Renovation by the lake
Once an early 70s kit home, the Minne Stuga House is now a weekend retreat and vacation rental bathed in natural light and clad in sustainable Kebony wood
Hidden away in one of Minnesota’s many lakeside forests, the Minne Stuga House is surrounded by local pine and cedar trees with secluded waterfront access. Clad in sustainably sourced Kebony wood, the cabin’s sharp lines, tight peaks, and sweeping roof are a dramatic addition to the forest landscape, with the wooden features and earthy tones providing a natural appearance.
Originally built in the 1970s, the A-frame cabin was renovated by Minneapolis-based designer and lifestyle blogger Melissa Coleman – The Faux Martha – alongside her husband Kevin, a child psychologist. Renovation of the cabin was undertaken by Grand Marais-based Taiga Design+Build, who helped maintain the cabin’s timeless feel, retaining 90 per cent of the original structure.
Where the original cedar siding was rotting, Taiga replaced it with Kebony, a global leader in the production of sustainable wood. The Norwegian company uses a patented technique to turn sustainably sourced softwoods into environmentally-friendly Kebony wood, with hardwood-like qualities such as high durability and dimensional stability. Kebony takes on a rich brown colour that has helped preserve the original aesthetic, keeping the cabin in close harmony with the surrounding landscape. Kebony also requires very little upkeep, futureproofing the retreat for the next generation.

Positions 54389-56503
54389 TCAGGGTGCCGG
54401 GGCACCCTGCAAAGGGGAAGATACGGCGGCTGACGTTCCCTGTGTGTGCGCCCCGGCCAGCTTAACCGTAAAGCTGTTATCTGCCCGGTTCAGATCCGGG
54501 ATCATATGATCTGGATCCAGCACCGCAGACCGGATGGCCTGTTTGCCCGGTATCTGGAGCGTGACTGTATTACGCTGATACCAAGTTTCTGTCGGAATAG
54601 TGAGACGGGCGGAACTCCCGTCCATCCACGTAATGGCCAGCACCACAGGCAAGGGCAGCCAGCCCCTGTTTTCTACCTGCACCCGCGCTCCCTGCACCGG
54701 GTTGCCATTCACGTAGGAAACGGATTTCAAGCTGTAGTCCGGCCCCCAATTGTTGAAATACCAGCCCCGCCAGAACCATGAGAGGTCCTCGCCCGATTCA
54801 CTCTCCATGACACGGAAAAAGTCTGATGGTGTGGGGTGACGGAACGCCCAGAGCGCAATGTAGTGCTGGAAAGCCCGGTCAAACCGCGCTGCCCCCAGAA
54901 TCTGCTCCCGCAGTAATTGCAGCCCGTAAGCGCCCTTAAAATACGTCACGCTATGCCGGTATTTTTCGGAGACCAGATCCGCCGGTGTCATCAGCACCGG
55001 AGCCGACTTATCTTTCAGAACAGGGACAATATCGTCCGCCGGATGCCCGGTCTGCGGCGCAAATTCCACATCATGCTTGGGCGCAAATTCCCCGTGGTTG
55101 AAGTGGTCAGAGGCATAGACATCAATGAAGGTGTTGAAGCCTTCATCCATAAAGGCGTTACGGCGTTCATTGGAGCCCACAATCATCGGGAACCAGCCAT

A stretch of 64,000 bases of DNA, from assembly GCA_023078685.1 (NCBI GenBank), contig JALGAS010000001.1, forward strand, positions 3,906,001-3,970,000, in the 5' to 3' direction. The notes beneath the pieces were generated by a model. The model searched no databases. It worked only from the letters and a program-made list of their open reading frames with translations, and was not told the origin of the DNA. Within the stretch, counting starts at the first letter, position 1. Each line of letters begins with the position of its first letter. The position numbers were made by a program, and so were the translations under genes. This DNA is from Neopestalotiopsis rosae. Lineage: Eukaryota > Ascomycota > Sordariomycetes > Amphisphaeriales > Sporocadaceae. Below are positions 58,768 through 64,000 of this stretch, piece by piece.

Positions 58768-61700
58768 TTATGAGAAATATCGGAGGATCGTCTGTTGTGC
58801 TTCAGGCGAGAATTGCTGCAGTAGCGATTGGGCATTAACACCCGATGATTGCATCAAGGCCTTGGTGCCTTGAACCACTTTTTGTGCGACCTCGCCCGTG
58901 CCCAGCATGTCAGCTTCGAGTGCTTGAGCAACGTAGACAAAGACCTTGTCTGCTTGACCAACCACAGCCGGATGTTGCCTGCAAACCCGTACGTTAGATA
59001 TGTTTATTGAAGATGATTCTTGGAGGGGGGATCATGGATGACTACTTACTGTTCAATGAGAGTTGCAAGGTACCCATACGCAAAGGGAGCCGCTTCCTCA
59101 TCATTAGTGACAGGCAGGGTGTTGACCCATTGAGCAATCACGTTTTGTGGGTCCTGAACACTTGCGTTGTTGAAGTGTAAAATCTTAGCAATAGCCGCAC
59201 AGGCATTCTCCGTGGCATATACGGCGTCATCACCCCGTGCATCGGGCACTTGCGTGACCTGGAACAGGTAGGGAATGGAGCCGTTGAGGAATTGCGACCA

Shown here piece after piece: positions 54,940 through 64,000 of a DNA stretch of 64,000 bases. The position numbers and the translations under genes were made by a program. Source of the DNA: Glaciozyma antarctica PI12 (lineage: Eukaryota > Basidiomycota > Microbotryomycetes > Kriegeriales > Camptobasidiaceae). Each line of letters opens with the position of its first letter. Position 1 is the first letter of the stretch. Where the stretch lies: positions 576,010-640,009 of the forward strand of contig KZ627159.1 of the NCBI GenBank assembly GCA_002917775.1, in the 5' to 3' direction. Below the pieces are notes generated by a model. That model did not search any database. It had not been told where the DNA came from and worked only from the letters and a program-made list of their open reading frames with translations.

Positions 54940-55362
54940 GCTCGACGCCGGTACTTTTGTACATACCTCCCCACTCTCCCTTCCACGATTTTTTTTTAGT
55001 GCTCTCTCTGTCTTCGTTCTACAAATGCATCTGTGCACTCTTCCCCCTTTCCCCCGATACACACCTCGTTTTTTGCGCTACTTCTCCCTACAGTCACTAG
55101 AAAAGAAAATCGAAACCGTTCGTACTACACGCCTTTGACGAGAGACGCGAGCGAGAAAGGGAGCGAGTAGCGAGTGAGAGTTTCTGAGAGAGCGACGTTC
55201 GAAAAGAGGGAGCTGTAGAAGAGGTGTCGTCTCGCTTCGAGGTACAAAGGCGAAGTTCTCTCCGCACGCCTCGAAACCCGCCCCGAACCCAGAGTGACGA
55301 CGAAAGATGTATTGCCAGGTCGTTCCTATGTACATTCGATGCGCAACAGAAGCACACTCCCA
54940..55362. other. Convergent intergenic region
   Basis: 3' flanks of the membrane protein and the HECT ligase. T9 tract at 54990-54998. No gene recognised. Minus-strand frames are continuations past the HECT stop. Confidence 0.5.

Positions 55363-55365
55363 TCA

The Minne Stuga House now opens out on to a gorgeous decking area, which was built with Kebony wood and furnished with Loll Designs. From the decking it is a short path through the trees to the shore of Devil Track Lake, where guests can fish, kayak or have a quick dip. As spring turns to summer, the cabin bathes in natural light and the lakeshores become the perfect warm retreat.
The Colemans use the Minne Stuga as a periodic weekend getaway for themselves and rent it out the rest of the time as a fully appointed vacation property through www.theminnestuga.com
When asked why Kebony was selected for the project, Taiga Design+Build Principal Anton Moody explained: “I turned the Colemans on to Kebony, which performs better over time than cedar. It’s ageing and weathering nicely.”
Melissa Coleman, Owner of the Minne Stuga House added: “We’re still pinching ourselves to believe we found this place. It’s our hope that our kids still have this cabin 70 years from now.”
For a list of the sources used in this article, please contact the editor.